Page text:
Within community, introverts can find it difficult to say ‘no.’ If this continues, they may find themselves in the “introvert spiral” where they use a lot of social energy and then “spiral out” to recharge for a period of days or weeks (a form of “burning out”). Introverts have plenty of gifts to offer, one of them being the ability to listen and give space. Certainly there are extroverts who are good at listening, but for an internal processor as myself, if someone wants my advice on a matter, I appreciate when they give me as much information to work with as they can. I sit back and let them talk so I can take the whole gamut and give my opinion.
On the flip side, we need to be available to our community. We need to ask questions, over-express ourselves, and reveal the inner workings of our minds to people. For myself, I don’t like when people look over to read an email (or a sermon) I am writing. I may want them to read through my finished rough draft, but I don’t want them to see my poor thinking in my rough rough draft! We need to be able to be vulnerable before our family in Christ and share with them who we really are.
“Without knowledge of self there is no knowledge of God.
Without knowledge of God there is no knowledge of self,”
-John Calvin, The Institute of the Christian Religion
One big question I had throughout high school and college was: as an introvert, how can I lead? My wife? A congregation? A field trip? Anyone? McHugh spends two chapters dealing with the misconception that introverts can’t lead. Period. But what is a leader? McHugh says, “Leaders give people a lens and a language for understanding their work and experiences in light of larger purposes” (134). As Christians, we are living lives of “day-to-day monotony and ordinariness.” We living in the kingdom of God under the resurrected and ascended divine Son who redeemed us through our sins through his death and poured out his Spirit into us. God’s presence is always with us. That is not ordinary.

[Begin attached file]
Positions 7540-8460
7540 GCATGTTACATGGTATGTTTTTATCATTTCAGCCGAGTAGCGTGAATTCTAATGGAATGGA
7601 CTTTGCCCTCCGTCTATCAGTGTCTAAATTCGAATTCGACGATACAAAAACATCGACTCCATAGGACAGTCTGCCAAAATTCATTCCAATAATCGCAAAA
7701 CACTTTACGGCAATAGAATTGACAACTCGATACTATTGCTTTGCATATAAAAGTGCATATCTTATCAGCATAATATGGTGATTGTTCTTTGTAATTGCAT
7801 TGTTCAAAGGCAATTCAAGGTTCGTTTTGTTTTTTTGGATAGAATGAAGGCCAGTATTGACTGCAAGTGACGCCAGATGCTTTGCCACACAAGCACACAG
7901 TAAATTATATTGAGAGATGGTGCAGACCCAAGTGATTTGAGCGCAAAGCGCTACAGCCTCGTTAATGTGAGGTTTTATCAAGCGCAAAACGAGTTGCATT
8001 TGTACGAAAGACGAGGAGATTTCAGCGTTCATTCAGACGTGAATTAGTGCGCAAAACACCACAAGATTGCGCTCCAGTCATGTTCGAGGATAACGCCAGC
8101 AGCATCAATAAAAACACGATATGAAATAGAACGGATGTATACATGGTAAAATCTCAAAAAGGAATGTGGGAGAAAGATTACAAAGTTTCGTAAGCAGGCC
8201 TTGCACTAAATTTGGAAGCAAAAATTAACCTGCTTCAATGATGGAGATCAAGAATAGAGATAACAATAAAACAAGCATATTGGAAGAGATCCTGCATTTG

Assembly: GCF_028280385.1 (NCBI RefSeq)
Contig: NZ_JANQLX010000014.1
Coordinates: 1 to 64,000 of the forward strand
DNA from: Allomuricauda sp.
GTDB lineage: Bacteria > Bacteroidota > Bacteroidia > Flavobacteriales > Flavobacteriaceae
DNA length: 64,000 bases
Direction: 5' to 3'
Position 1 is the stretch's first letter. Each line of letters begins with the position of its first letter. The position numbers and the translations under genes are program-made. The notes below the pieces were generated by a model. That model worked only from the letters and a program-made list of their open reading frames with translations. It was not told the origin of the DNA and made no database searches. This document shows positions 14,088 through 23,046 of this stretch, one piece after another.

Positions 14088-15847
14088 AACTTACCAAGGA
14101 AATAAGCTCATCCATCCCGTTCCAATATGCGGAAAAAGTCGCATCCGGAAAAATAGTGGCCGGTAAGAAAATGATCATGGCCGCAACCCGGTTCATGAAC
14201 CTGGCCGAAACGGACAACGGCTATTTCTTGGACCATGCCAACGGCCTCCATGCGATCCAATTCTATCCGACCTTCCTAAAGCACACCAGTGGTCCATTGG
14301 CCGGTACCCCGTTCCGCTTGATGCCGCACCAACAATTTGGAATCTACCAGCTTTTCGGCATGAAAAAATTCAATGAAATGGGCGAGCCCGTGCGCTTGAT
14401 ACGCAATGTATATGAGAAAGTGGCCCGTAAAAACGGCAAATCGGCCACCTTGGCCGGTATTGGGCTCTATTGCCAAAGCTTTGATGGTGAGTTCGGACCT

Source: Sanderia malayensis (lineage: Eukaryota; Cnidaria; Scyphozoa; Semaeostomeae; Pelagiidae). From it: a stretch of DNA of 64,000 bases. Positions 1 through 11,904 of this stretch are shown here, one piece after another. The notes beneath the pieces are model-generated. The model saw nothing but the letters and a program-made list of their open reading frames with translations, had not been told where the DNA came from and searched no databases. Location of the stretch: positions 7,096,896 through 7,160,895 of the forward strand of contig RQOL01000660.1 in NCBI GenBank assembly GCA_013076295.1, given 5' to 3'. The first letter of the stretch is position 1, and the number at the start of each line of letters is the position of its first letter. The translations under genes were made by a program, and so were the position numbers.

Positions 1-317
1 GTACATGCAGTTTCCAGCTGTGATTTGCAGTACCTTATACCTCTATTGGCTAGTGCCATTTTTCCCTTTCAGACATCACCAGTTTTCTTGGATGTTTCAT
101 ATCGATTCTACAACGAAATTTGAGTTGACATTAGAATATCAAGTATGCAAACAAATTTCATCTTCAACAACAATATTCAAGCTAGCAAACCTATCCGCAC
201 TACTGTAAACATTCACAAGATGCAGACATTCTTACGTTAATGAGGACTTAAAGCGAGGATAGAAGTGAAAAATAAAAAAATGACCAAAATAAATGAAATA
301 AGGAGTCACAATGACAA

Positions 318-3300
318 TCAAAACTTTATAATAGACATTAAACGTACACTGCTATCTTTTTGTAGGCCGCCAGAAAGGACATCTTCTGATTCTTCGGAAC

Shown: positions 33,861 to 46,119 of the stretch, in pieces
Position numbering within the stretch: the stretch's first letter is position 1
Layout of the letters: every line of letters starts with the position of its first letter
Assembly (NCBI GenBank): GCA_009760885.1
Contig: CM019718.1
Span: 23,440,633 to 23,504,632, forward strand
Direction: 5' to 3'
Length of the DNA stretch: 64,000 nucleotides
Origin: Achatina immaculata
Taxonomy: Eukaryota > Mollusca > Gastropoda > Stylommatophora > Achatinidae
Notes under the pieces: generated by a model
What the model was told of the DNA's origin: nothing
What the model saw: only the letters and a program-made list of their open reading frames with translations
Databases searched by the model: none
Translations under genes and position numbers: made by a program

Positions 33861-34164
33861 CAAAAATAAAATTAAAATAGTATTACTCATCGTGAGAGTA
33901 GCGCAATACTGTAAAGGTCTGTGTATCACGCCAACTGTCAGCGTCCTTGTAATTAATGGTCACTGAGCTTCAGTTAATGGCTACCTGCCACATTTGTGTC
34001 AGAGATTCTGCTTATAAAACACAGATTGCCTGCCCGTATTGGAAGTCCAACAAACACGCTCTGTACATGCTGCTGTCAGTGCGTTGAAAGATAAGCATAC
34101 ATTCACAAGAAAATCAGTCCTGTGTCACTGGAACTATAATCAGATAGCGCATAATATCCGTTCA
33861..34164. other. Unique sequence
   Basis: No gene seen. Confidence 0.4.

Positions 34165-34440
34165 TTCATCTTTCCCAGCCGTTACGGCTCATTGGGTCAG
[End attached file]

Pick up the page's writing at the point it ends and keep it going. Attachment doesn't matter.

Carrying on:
To know God, you must know who you are. Extroverted or introverted, you are a redeemed sinner. To lead as an introvert, you should have a good understanding of yourself too and what introversion is. I can’t rehearse all that McHugh says here (though I wish I could), but in leading, teaching, evangelism, and communal life, you will be operating out of weakness and relying on the sacrificial Son we serve.
McHugh’s first edition came out 10 yeas ago, right around when I would have graduated high school. I wish I would have known about it then. Not only is it not wrong to be an introvert, it is actually a good thing! There are traits that I have that come more naturally and more easily than they do to extroverts (in general). If you’ve taken the Myers Briggs test you’re certainly aware of the many personalities people can have, yet still we are more complex than merely 16 personalities. People of all personalities ought to sit back, listen, and relax as they humbly figure out and acknowledge the strengths and weaknesses of others and yourself. Christ’s body needs one another. The extroverts certainly need the introverts, and the introverts certainly need the extroverts.
- Author: Adam S. McHugh
- Paperback: 240 pages
- Publisher: IVP Books; Expanded, Revised edition (August 1, 2017)